Fixed dose drug combinations - are they pharmacoeconomically sound? Findings and implications especially for lower and middle income countries

Brian Godman, Holly McCabe, Trudy Leong, Debjani Mueller, Antony P Martin, Iris Hoxha, Julius C Mwita, Godfrey Mutashambara Rwegerera, Amos Massele, Juliana de Oliveira Costa, Renata Cristina Rezende Macedo do Nascimento, Livia Lovato Pires de Lemos, Konstantin Tachkov, Petya Milushewa, Okwen Patrick, Loveline Lum Niba, Ott Laius, Israel Sefah, Suhaj Abdulsalim, Fatemeh SoleymaniAnastasia N Guantai, Loice Achieng, Margaret Oluka, Arianit Jakupi, Konstantīns Logviss, Mohamed Azmi Hassali, Dan Kibuule, Francis Kalemeera, Mwangana Mubita, Joseph Fadare, Olayinka O. Ogunleye, Zikria Saleem, Shazhad Hussain, Tomasz Bochenek, Ileana Mardare, Vanda Markovic-Pekovic, Alian A. Alrasheedy, Jurij Fürst, Dominik Tomek, Enos M Rampamba, Abubakr Alfadl, Adefolarin A Amu, Zinhle Matsebula, Thuy Nguyen Thi Phuong, Binh Nguyen Thanh, Aubrey Kalungia, Trust Zaranyika, Nyasha Masuka, Ioana D Olaru, Janney Wale, Ruaraidh Hill, Amanj Kurdi, Angela Timoney, Stephen Campbell, Johanna C Meyer

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Abstract

Introduction: There are positive aspects regarding the prescribing of fixed-dose combinations (FDCs) versus prescribing the medicines separately. However, these have to be balanced against concerns including increased costs and their irrationality in some cases. Consequently, there is a need to review their value among lower and middle income countries (LMICs) which have the greatest prevalence of both infectious and non-infectious diseases and issues of affordability. Areas covered: Review of potential advantages, disadvantages, cost-effectiveness and availability of FDCs in high priority disease areas in LMICs and possible initiatives to enhance the prescribing of valued FDCs and limit their use where concerns with their value. Expert commentary: FDCs are valued across LMICs. Advantages include potentially improved response rates, reduced adverse reactions, increased adherence rates and reduced costs. Concerns include increased chances of drug:drug interactions, reduced effectiveness, potential for imprecise diagnoses and higher unjustified prices. Overall certain FDCs including those for malaria, tuberculosis and hypertension are valued and listed in country’s essential medicine lists, with initiatives needed to enhance their prescribing where currently low prescribing rates. Proposed initiatives include robust clinical and economic data to address the current paucity of pharmacoeconomic data. Irrational FDCs persists in some countries which is being addressed.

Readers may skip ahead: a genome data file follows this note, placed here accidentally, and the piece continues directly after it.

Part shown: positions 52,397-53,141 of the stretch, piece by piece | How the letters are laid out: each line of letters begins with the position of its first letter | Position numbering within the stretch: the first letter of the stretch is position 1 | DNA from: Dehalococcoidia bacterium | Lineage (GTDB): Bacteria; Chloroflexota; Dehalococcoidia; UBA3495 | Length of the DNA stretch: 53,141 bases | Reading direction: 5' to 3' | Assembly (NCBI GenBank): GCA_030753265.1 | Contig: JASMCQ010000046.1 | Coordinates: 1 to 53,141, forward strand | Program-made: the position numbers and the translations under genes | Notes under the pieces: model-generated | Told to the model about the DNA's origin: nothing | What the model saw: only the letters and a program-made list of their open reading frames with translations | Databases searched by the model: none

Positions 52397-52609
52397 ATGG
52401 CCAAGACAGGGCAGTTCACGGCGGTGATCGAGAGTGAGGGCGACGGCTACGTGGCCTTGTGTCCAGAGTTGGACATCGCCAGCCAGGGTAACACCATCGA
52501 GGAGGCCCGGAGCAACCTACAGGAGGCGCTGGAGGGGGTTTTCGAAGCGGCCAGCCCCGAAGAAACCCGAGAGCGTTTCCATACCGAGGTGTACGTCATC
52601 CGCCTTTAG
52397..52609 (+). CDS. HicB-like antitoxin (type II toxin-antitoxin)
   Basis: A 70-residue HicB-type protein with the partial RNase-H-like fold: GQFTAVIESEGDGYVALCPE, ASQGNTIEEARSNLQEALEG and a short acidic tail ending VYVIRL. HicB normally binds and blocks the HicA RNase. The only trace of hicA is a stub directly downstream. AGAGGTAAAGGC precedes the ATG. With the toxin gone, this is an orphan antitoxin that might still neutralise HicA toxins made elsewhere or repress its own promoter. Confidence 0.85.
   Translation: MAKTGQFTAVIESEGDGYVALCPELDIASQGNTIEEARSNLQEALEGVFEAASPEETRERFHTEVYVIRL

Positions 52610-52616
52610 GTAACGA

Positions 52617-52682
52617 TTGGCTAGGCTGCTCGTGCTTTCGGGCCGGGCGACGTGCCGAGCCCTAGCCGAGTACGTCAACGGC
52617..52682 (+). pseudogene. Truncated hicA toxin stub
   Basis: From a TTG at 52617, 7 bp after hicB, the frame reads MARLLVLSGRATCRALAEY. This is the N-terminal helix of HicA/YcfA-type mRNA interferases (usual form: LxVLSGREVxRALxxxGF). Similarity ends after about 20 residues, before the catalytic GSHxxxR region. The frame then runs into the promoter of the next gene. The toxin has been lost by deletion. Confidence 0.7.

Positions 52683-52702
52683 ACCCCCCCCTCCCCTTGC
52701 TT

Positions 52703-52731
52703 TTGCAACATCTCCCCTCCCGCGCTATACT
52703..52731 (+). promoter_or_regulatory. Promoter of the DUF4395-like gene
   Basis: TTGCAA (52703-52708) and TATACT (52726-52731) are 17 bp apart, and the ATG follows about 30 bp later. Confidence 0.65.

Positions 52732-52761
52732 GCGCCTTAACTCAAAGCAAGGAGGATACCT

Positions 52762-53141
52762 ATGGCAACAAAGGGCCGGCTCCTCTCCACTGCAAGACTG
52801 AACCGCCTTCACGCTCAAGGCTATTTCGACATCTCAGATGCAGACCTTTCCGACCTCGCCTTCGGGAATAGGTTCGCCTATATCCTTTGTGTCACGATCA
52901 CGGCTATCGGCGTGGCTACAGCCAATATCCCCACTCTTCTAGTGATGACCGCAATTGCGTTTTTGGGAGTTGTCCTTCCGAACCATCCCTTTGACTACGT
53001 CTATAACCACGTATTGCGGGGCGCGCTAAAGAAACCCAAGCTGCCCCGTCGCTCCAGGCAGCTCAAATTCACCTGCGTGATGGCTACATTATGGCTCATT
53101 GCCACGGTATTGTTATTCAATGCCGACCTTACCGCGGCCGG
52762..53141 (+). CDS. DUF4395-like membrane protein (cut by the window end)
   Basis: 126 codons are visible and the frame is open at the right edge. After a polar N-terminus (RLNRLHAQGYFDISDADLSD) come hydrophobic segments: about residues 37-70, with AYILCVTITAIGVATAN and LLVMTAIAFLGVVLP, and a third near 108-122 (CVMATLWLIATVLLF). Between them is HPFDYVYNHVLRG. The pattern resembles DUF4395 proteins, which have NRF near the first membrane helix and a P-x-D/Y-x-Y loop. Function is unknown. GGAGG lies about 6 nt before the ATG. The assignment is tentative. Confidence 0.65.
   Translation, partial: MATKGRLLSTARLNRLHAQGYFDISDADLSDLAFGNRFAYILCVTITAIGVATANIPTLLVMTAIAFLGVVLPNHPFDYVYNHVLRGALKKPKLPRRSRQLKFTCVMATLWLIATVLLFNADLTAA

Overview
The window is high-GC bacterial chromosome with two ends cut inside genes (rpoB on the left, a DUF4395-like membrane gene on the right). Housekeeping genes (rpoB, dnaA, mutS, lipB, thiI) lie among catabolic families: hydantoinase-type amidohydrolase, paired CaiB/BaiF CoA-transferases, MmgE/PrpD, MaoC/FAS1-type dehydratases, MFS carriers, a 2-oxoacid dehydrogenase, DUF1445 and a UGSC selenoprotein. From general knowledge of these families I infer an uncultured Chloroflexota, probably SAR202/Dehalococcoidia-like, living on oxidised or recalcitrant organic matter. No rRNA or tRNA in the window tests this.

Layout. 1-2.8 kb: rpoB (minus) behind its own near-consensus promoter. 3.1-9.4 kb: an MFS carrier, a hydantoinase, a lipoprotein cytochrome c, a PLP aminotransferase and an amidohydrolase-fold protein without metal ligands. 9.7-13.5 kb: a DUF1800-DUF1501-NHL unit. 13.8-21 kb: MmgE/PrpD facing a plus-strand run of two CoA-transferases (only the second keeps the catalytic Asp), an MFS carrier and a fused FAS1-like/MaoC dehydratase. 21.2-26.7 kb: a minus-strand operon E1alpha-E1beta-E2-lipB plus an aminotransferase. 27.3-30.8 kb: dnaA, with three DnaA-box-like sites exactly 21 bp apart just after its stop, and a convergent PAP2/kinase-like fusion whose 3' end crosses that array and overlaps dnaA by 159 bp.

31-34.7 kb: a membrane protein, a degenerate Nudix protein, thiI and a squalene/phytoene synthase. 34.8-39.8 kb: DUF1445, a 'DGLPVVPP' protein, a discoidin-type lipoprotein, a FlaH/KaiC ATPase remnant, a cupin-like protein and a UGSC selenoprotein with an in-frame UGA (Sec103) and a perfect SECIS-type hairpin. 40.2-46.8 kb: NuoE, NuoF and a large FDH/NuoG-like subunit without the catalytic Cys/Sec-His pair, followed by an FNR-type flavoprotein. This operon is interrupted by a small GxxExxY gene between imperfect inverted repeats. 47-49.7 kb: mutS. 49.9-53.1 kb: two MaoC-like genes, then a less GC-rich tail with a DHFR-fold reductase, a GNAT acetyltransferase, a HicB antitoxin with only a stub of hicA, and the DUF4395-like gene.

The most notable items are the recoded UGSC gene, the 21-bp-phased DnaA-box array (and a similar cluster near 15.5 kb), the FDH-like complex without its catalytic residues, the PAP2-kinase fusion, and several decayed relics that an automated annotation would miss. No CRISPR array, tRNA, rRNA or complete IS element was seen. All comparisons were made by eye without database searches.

Original languageEnglish
Pages (from-to)1-26
Number of pages26
JournalExpert Review of Pharmacoeconomics and Outcomes Research
Volume20
Issue number1
Early online date1 Apr 2020
DOIs
Publication statusPublished - 13 Apr 2020

Keywords

  • fixed dose combinations
  • adverse drug reactions
  • World Health Organization

Cite this

Godman, B., McCabe, H., Leong, T., Mueller, D., Martin, A. P., Hoxha, I., Mwita, J. C., Rwegerera, G. M., Massele, A., de Oliveira Costa, J., Nascimento, R. C. R. M. D., Lovato Pires de Lemos, L., Tachkov, K., Milushewa, P., Patrick, O., Niba, L. L., Laius, O., Sefah, I., Abdulsalim, S., ... Meyer, J. C. (2020). Fixed dose drug combinations - are they pharmacoeconomically sound? Findings and implications especially for lower and middle income countries. Expert Review of Pharmacoeconomics and Outcomes Research, 20(1), 1-26. https://doi.org/10.1080/14737167.2020.1734456